The decision will also mean plans for student housing at Yukon University will not go ahead, though Cabott said the city will continue working with other governments, including First Nations and the territory, on housing.
“We need it; no question,” she said.
Both the Yukon Party and NDP opposition leaders highlighted worries over projects in the territory that are depending on federal funds.
Yukon Party Leader Currie Dixon pointed out the amount is much less than the federal government put towards the 2007 Canada Winter Games, the only time the Games have been hosted North of 60.
“It’s a federal government that has shown they’re not willing to invest in the North,” Dixon said.
“This is just the most recent example of that. It also raises concerns about both future budgets as well, like I said, whether it’s at least [the] $60-million funding gap in Atlin hydro, the hundreds of millions that we require for Moon Lake, the potentially tens of millions more needed for the Nisutlin Bay Bridge, or the $35 million needed for the Dawson rec center. These are all projects that are big capital from the [territorial] government to the federal government. And those are all in question now.”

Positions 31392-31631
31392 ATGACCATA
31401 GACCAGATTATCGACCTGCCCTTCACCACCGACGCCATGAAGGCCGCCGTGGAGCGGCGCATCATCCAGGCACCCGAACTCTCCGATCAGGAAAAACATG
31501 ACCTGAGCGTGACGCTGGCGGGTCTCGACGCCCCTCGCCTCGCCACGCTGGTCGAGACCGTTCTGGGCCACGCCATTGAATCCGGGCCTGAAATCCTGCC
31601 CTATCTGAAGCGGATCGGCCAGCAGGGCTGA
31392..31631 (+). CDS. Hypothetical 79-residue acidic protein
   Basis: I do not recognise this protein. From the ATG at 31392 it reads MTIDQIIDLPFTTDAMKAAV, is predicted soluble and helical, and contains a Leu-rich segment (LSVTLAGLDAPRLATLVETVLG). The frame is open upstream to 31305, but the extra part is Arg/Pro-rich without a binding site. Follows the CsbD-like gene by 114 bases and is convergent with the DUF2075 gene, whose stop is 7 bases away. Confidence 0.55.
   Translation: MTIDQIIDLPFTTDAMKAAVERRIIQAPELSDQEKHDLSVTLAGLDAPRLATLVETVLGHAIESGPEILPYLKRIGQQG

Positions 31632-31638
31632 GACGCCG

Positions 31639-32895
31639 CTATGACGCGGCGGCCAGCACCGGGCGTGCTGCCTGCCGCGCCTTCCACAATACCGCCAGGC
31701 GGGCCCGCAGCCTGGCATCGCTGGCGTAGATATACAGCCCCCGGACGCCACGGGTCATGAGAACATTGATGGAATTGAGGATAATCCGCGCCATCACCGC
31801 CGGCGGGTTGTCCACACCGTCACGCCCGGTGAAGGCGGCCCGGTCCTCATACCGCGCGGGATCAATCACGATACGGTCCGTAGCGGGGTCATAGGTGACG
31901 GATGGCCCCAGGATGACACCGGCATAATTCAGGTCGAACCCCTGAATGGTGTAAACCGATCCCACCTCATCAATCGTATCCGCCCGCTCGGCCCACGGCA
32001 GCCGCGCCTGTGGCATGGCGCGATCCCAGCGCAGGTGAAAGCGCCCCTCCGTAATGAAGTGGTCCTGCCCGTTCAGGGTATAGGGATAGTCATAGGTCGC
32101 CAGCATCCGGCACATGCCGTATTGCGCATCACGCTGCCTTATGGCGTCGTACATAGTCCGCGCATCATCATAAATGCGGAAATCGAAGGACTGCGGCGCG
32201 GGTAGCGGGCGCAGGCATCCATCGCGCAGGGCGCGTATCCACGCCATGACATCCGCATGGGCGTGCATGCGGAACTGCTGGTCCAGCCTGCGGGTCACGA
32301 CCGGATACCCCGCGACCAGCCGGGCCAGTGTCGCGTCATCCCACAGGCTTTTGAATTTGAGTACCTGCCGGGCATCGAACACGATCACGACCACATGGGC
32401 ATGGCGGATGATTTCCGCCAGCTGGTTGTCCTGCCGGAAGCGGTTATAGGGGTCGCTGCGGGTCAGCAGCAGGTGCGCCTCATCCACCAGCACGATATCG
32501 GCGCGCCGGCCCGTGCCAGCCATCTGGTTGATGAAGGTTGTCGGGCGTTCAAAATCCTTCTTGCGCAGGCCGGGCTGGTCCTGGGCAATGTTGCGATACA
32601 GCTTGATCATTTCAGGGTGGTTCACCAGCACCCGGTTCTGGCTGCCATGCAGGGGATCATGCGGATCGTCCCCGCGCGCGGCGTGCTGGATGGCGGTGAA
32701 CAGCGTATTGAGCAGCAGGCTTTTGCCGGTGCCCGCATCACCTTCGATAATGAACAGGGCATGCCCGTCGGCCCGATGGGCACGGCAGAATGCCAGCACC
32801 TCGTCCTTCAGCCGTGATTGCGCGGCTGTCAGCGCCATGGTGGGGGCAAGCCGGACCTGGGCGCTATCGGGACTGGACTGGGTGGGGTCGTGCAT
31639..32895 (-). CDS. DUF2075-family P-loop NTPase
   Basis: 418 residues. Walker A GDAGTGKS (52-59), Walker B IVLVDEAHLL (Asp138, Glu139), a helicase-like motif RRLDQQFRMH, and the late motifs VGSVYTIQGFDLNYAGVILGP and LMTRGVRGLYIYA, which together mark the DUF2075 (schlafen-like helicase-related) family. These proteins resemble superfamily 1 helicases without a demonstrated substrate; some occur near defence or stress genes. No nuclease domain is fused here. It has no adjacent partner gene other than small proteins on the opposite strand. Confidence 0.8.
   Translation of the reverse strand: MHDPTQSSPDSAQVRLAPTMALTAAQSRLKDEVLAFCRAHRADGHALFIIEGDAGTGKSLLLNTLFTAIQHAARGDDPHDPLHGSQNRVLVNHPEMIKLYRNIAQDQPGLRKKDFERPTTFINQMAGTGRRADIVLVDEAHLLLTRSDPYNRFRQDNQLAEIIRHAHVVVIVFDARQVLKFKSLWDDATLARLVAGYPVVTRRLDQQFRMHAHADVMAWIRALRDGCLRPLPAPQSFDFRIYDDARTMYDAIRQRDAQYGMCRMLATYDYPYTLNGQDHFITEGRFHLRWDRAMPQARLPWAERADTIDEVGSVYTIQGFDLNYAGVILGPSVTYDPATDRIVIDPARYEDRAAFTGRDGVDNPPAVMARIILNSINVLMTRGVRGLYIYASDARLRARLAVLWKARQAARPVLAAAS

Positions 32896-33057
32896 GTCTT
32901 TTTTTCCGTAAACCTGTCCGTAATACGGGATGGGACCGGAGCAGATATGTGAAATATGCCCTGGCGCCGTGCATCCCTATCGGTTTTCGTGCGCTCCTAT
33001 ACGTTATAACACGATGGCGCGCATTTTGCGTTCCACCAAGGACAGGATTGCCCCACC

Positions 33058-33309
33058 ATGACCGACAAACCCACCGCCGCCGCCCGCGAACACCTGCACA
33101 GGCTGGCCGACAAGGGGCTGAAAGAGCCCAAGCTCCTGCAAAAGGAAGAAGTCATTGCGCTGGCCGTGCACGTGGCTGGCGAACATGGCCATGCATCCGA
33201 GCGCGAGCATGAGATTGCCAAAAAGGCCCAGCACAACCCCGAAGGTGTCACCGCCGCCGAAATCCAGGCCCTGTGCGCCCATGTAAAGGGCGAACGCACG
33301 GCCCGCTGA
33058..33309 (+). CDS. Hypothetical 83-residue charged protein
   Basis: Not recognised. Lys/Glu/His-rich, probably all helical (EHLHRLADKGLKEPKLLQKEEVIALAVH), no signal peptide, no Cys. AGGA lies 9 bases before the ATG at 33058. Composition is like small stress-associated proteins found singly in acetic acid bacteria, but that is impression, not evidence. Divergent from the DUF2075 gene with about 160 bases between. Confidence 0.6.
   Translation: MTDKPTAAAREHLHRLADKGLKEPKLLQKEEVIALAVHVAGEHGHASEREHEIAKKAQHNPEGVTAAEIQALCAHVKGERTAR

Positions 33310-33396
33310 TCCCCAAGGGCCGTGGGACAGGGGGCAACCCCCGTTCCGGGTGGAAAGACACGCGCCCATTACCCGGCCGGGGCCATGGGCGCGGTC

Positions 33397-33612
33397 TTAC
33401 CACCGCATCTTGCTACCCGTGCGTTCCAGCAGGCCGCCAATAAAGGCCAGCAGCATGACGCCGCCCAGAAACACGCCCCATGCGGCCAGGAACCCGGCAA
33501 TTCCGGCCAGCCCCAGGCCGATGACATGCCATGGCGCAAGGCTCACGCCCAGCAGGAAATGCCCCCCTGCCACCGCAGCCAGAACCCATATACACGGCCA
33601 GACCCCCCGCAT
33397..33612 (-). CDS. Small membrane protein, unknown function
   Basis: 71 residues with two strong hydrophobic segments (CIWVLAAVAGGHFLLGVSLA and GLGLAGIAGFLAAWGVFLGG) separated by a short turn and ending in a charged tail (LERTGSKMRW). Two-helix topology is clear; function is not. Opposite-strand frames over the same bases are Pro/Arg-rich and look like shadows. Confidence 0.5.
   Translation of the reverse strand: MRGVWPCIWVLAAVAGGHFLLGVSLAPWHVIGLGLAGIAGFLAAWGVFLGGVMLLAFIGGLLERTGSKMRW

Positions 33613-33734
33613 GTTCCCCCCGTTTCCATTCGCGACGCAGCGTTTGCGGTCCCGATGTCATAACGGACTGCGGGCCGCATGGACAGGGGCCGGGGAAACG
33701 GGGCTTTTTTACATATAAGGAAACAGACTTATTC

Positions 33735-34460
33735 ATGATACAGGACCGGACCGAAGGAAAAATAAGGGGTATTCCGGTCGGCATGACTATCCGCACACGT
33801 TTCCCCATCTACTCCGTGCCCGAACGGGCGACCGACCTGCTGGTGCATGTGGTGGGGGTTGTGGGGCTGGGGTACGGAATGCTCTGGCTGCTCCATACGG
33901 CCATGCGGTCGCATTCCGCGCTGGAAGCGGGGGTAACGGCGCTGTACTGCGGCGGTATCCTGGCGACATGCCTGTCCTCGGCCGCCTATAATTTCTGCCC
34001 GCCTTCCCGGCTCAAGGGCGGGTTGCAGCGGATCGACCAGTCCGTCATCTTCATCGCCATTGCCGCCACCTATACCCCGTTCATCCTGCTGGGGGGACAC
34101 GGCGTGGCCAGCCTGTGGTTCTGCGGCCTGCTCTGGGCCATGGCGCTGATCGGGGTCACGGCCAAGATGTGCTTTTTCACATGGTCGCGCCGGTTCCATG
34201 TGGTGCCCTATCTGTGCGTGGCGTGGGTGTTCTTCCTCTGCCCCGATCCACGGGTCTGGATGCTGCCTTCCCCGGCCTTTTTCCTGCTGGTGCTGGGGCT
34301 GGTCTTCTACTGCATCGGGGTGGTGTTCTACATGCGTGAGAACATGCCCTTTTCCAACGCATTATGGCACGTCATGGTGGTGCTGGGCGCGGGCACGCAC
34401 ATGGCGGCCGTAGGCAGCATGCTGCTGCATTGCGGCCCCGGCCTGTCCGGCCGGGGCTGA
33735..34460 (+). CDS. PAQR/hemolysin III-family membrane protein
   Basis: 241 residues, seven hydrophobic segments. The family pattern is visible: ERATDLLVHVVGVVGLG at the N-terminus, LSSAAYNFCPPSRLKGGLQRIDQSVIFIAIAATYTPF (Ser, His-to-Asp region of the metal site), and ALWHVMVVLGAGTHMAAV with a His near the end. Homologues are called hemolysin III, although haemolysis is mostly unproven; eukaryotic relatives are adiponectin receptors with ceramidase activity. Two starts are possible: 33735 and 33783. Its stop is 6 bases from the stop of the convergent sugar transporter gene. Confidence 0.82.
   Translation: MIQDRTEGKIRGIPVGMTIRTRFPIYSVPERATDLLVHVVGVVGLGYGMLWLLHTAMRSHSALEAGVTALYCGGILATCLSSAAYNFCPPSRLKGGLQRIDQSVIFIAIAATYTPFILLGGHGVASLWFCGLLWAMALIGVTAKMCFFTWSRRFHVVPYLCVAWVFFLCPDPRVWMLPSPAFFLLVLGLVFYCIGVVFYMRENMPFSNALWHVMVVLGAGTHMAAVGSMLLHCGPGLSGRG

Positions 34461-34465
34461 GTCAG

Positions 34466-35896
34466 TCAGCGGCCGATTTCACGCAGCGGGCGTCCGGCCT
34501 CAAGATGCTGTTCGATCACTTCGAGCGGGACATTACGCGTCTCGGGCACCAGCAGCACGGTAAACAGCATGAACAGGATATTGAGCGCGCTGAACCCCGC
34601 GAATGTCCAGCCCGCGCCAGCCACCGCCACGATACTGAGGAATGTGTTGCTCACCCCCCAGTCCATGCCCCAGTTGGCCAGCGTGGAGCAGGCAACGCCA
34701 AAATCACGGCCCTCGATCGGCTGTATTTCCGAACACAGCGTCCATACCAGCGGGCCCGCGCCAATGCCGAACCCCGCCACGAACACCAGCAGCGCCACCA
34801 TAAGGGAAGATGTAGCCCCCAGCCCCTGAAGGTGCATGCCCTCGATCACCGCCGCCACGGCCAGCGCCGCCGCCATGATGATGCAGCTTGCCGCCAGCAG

White questioned what it means for projects where it was anticipated the federal government would contribute upwards of 75 per cent of the cost.
“That’s really what’s unclear at this point,” she said.
Mostyn, however, expressed confidence in federal infrastructure funding making its way to the territory, highlighting “immense amounts of infrastructure money” over the last six years and noting the federal government has recently signaled plans for future infrastructure dollars to focus on public transit, sewer water, climate change and more.
Mostyn, who was informed of the federal government’s decision last week, also emphasized his disappointment and the difficult decision that came upon learning the federal government would not fund the territory’s full request for the Games.
“It was a hard decision for us not to proceed with the Games,” he said.
“I have no doubt that it was a very hard decision for the federal government not to be able to fund this for us.”
The loss of the Games is also being felt across the sport community.
As Sport Yukon executive director Tracey Bilsky said in a statement, sport organizations throughout the territory are still feeling the loss of the 2020 Arctic Winter Games that had been scheduled for Whitehorse but were ultimately cancelled due to the COVID-19 pandemic.
“The 2027 Games would have given the sport organizations a boost to their facilities, the building of official and volunteer capacity, while motivating the territory’s athletes and sport governing bodies,” she said.